How to Cope with Character Separation
All authors, indie and traditional, would rather sit at the library, coffee shop, or park and write what’s on their mind while getting paid to do so. Our favorite book characters, usually our mains, we come so close to them throughout this process and working full-time while setting their stories aside is like leaving our own kids if we have any.
Okay, I don’t know what that feeling’s like since I’m childless but I have a general idea. My book characters are, at the very least, closer than siblings and best friends. Leaving them to one day tell the world about them, from all four corners of the globe, well, that’s more than possible.
It’s something every author, indie or traditional, should strive for.
Our characters make our work, something we worked long and hard on, and have breathed life into these compelling people we’ve come to love.
People we’ll do anything and everything for, including making a sacrifice, so they can be known to thousands or for a lucky few of us, millions of readers.
It’s time away from our writing and editing, meaning time away from the people we’ve brought to life.
We want to focus on our writing, but life has other ideas, as it always does.
For some of us, working forty, fifty, sixty hours a week five to six days keeps us separated from our characters for long periods of time.
It’s why finding time to write each day is so important.
I consider myself lucky, as I’m relatively close to my job and can write and edit in the morning before my workday begins at nine. I can be up at five, eat breakfast, write or edit for two hours, then bolt for work.
I also work in a field where I’m at work when no one else is.
Because of this, I get an extended lunch break, about two and a half hours. Get a good workout in and a little more writing during this time and I’m set.
But not everyone gets this and I’m truly aware.
So, my tip here is to always set your alarm clock an hour earlier or stay up later to get your writing in. I know you’re tired and stress at work might have your mind elsewhere, but shouldn’t writing and editing (I personally love editing) be an escape?
Hey, you can sleep and continue to dream or you can wake up and make that dream a reality.
Bring Your Book or Manuscript with You
If you love your book characters as if they’re family, and you should, bring a copy of your book with you. If you haven’t published yet, don’t worry; print your manuscript and take it to work with you.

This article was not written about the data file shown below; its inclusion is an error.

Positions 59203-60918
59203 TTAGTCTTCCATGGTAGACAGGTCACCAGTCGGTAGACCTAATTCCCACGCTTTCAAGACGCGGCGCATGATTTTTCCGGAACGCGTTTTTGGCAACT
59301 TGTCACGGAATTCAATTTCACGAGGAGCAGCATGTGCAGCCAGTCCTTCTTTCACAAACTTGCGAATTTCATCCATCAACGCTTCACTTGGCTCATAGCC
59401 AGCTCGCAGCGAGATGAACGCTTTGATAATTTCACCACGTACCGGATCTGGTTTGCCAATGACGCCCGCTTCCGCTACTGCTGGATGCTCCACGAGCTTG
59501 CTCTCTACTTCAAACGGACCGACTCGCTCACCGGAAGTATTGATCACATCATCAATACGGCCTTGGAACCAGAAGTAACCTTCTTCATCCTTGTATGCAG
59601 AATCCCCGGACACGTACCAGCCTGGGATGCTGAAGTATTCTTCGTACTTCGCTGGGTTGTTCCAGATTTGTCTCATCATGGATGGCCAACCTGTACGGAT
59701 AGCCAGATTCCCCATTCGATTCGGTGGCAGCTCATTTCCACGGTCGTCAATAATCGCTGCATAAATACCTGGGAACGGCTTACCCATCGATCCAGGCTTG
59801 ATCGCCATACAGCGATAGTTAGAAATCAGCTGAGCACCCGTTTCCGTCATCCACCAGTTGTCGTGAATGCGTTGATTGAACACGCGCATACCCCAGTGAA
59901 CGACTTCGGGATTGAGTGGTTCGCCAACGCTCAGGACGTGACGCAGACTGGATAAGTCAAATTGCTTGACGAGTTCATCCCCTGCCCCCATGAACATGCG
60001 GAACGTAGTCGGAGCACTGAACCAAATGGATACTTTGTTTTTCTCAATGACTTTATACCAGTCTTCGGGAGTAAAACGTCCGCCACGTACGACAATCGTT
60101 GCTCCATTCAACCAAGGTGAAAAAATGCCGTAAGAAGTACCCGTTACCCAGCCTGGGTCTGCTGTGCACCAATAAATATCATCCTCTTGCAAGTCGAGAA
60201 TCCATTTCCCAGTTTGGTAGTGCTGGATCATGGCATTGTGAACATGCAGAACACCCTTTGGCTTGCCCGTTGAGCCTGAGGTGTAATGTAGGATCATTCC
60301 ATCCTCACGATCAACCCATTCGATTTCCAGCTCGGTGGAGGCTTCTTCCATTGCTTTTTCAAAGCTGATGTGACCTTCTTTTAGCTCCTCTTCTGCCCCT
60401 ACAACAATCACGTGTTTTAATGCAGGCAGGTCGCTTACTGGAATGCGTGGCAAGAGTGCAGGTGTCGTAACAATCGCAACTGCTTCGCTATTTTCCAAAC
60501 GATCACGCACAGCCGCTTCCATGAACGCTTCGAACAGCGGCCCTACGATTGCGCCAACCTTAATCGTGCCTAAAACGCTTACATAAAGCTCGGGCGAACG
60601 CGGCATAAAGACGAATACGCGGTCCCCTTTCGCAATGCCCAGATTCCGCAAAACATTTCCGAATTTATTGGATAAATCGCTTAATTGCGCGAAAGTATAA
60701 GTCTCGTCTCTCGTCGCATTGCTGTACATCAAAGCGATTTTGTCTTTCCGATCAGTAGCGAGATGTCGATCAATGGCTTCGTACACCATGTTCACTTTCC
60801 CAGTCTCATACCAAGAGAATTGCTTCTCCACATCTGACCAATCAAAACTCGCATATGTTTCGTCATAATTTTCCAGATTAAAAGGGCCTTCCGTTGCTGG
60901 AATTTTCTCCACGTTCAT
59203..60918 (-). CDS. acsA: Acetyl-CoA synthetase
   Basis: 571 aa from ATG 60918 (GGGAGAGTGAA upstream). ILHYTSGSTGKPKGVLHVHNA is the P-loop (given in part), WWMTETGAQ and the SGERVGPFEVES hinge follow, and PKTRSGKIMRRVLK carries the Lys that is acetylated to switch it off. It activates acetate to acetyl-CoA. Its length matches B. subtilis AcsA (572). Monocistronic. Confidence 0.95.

You can read on your lunch breaks, even if it’s only a half-hour. But again, talk about ultimate stress relief from your day job. You’re able to do something important to you and it’s positive while your co-workers and peers continually complain about life.
And who knows, maybe that book will make you a full-time living one day and you will be writing in libraries, coffee shops, and parks, among other places.
You can read, edit, and if you’re allowed a laptop, you can even write some more. If you’ve an hour lunch break, write for thirty to forty-five minutes and boom, your character separation has been combatted twice; once in the morning, once in the afternoon.
Sure, they’re small tidbits of your day. Thirty minutes here, forty-five minutes there, but you’re also going to have all evening to work, too.
Yes, use your weekends to your advantage. I work a truncated schedule on weekends; only until mid-to-late afternoon, giving me all evening to work on my next books that will soon be released.
For you, you might have this time free. If so, take advantage of those weekends. Even if you’re working so many hours a week that you can’t find time to write or spend quality time with your characters (editing and bringing these babies to life!), use your weekends.
Come on, you have either Saturday or Sunday. Even a few friends of mine who work twelve-hour shifts in distribution centers on weekends have time to pursue their passions and hobbies.
And you do, too.
Even if you have activities scheduled each weekend, utilize the same tips I mentioned above regarding your workdays. Wake up an hour earlier or go to bed an hour or two later. You do have time to make this happen and it will happen, trust me.
Book Character Separation Isn’t Permanent
No, it isn’t permanent and that’s something to remember!
Instead, it’s all about working around your daily schedule to find time to improve your manuscript and continue to bring these characters you’ve created to life.
Sometimes, it is tough to leave these characters as we go off and do adult things like work, and whatever other commitment we’re obligated to.
But, remember that if we’re motivated enough, and read that line again if you’re prone to making excuses after having good intentions, we can and will find time to attend to our characters as they make our stories.
Again, they’re a part of us.
For me, it’s Cain, Lira, Taj, Savannah, and the rest of the Northern Knights gang.
For a long time I was able to dedicate almost full-time attention to these cats, but now, things won’t be the same and separation anxiety is real.
But, as all motivated writers and authors do, we come prepared. What I’ve outlined above to my readers is a little blueprint I’m using to stave off such separation, and you can, too.
Now it’s your turn. Put this blueprint into action and stick to it. Something tells me that you’ll be more than glad you did. And remember, if you put the time, effort, and dedication into your work, it’ll become a full-time gig.
If you have any questions, comments, ideas, or concerns, I’d be more than glad to hear from you! Feel free to comment and keep the conversation going!